We had several interesting lectures today, including lectures on the development of speech sounds, literacy and the deaf child, and how to create experience books. In support group, we wrote letters to our hearing children, telling them how much we love them- the letters will be read to the siblings in the sibling program on the last day of the clinic. After this session, we all went to the larger conference room and created two experience books.
The first was made by stacking four sheets of paper and then folding it over, so there was a "lift the tab" type book. The pages are stacked vertically (the blue and orange book in the picture), and you place all the text on the exposed tabs. The pictures are placed under the tab, so you lift it to reveal the picture after you've read the text. This reinforces the "listening before looking" method, and also demonstrates that text has meaning, since only the text is visible on the outside of the book. This type of book is very useful for discussing sequenced activities (you could talk about the steps in getting dressed, for example). One parent has made one of these with different items that need to be accomplished in the day, and the book has a reward chart on the back. When all the items are checked off, the child earns a reward (such as a sticker). Nolan's is blank, because we didn't really have time to finish the books. When we get home, I think I will make a book about proper conduct in the car (we don't scream or throw sippy cups at Mommy's head, for example).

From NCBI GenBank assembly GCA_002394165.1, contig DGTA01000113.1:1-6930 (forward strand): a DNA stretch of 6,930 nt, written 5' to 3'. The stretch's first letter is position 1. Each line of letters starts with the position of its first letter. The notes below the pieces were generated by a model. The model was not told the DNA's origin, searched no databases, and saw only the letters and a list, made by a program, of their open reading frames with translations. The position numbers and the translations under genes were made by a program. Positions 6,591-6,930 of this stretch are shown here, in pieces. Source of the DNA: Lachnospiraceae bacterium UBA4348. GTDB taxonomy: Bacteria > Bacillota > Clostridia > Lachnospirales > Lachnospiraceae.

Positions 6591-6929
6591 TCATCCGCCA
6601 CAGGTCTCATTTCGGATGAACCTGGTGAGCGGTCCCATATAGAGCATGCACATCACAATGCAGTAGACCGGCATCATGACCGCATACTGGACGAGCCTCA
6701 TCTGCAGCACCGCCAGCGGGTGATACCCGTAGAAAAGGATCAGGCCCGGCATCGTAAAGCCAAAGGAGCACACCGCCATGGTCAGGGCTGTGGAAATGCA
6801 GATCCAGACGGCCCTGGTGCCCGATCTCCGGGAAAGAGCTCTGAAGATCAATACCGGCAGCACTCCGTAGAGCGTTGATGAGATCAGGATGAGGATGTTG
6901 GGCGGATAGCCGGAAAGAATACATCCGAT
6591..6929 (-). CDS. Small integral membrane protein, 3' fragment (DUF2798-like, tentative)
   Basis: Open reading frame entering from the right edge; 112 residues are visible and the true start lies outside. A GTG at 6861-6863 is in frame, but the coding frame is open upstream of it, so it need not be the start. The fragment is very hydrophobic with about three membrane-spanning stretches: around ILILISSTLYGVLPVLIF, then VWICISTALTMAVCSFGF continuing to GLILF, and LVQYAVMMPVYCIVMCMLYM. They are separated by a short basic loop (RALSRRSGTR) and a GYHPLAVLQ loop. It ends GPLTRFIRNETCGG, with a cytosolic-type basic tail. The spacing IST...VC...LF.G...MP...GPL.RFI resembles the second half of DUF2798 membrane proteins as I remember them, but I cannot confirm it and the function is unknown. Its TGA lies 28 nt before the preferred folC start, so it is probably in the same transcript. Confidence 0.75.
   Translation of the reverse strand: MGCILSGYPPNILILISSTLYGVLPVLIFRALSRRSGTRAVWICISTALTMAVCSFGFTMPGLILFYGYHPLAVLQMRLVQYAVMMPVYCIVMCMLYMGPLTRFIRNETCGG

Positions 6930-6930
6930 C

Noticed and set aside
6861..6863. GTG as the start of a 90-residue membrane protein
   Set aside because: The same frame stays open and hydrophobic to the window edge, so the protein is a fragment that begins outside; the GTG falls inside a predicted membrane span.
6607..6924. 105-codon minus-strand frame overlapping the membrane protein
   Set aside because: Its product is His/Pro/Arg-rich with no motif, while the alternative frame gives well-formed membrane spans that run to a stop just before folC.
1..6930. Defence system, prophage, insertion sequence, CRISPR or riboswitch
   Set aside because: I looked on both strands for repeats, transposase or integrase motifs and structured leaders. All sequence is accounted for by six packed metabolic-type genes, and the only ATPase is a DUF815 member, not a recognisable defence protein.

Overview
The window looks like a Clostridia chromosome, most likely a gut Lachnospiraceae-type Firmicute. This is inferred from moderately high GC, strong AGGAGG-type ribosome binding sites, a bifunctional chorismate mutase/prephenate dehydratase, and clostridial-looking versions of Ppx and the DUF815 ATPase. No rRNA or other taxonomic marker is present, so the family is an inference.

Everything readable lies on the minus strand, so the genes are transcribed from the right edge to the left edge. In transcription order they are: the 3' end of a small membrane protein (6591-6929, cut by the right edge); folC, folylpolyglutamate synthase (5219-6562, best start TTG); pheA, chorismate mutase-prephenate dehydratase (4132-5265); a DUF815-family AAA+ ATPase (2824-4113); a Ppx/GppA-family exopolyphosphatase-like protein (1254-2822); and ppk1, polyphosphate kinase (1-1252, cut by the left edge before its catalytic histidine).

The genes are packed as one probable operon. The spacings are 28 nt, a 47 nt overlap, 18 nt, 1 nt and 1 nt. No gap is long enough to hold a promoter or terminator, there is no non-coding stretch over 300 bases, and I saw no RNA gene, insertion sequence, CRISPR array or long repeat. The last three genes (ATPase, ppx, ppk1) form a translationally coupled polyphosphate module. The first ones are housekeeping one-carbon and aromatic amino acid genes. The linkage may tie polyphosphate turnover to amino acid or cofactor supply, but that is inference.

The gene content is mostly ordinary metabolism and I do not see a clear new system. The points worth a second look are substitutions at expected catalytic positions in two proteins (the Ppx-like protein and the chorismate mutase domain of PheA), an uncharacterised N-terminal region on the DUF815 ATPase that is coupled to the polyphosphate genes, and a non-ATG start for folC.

The smaller book was made from paper lunch bags. Three were stacked, with the middle sack facing the opposite direction as the top and bottom sacks. The book was folded in half and secured, and this creates a book with a page/pouch style. You can place items in the pouch that relate to the text on the page. This one is very clever, and I can't wait to finish this one. I might do ours with a hiking theme. On the page, we will talk about walking through the woods. In the pouch, I will place things like leaves, pictures of rocks, birds, etc. that we would see in the woods. On the next page, I could place a creek and put items like frogs, fish, tadpoles, and swimming trunks in the pouch. I'll post images when we finish our books (probably not until we get home, unfortunately)!
John Tracy also had a book fair today (always bad for my wallet, since I love books). They also had adorable hats on sale for $1 each, with the John Tracy logo. For $1, I couldn't pass them up- I bought four of them.
Unfortunately, our SLT had to cancel our appointment today due to an emergency (I hope everything is OK)! We didn't get to talk about Nolan's audiogram, but we'll take that as it comes. I'm not sure whether or not I believe the new audiogram. We've had a few bone conduction tests at BHSC that show a rising sensorineural loss based on bone conduction, and his ABR at birth showed a rising loss with absent OAE in the low frequencies and present OAE in the high frequencies (consistent with a rising sensorineural hearing loss). I've drawn a very crude example of the difference between the JTC results and our audiology clinic's results: